The mystery that surrounds the pyramids is put to rest in this novel. Or, at least, the footprints on the lost trail that lead to resolving the mystery are uncovered.
And, although life’s purpose remains perplexing, death’s final curtain is revealed for what it is; as non-existent as the invisible material of the emperors new clothes. It is not our gullibility, however, that materialises the final curtain that puts life squarely and solely on the stage, but it is the pollution of our senses that creates it.
Our world was infected by the scourge of human greed and self-interest over two millennia past. This novel tells of how fate conspired against the odds to allow an opportunity for that damage we inflicted so long ago to be put right.
Albie Shalit is an engineer living in New Zealand. He had lost everything that mattered to him when his wife and daughter were killed in a tragic accident.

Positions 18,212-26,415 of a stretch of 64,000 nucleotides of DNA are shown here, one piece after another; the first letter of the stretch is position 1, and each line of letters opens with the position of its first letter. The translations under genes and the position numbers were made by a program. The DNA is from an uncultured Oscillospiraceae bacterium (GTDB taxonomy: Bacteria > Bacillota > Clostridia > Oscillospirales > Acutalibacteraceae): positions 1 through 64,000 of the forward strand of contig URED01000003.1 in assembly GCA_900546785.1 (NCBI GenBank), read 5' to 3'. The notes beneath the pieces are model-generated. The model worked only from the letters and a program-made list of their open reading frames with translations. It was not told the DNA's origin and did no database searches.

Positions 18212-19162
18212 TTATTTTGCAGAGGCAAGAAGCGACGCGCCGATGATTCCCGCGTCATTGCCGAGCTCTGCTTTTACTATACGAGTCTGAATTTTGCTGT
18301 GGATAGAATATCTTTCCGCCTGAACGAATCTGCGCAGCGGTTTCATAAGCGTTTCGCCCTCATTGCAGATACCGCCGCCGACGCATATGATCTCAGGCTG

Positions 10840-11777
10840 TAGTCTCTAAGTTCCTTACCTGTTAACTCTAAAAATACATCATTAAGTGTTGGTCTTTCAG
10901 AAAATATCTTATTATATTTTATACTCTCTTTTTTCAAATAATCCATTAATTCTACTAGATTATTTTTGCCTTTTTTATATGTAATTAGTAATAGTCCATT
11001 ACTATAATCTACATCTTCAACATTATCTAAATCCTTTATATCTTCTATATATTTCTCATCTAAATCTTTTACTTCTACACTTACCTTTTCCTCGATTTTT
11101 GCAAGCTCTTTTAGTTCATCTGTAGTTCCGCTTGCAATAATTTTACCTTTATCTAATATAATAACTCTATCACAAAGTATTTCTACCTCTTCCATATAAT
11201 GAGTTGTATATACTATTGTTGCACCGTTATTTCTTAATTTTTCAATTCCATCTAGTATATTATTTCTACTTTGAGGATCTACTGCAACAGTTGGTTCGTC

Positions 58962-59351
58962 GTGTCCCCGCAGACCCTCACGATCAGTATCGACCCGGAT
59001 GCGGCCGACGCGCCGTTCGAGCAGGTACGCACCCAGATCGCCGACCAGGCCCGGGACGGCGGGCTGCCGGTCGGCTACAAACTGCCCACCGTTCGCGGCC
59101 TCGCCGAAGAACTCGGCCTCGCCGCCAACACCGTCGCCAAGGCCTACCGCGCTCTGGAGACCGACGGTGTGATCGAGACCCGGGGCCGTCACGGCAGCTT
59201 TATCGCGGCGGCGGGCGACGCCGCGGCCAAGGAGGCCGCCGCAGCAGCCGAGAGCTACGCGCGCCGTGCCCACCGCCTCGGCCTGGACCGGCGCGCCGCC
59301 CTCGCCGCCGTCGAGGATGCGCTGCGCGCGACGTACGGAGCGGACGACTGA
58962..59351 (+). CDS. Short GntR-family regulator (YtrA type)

By chance, Albie meets Larry who owns an antique shop in Manila, in the Philippines. Larry convinces Albie to go to Manila to help a friend of Larry’s on a school building project. Larry gives Albie a gift; an unusual object.
The object, unknown to both Larry and Albie, was stolen by soldiers in the first world war. Two opposing groups, who represent the so-called owners from whom it was stolen, are still trying to retrieve the object and will do everything they can to retrieve it.
The object had been stolen from the family of Babar long before the American soldiers stole it. Babar was related to Genghis Khan who had obtained the object from the heirs of Alexander the Great. Alexander the Great had taken it from a Pharaoh’s tomb. The Pharaoh had taken it from a group of cave dwellers in Ethiopia.
The story moves to Ethiopia where Albie and his colleagues are presented with an opportunity to make amends for a great injustice humans had caused so long ago.
As events unfold Albie is forced to reconsider the fundamental basis of his belief system, including his scientific mind-set and the western concepts of ‘ownership’ and ‘rights’.
About Alasdair Macdonald
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Published May 2, 2013
Literature & Fiction.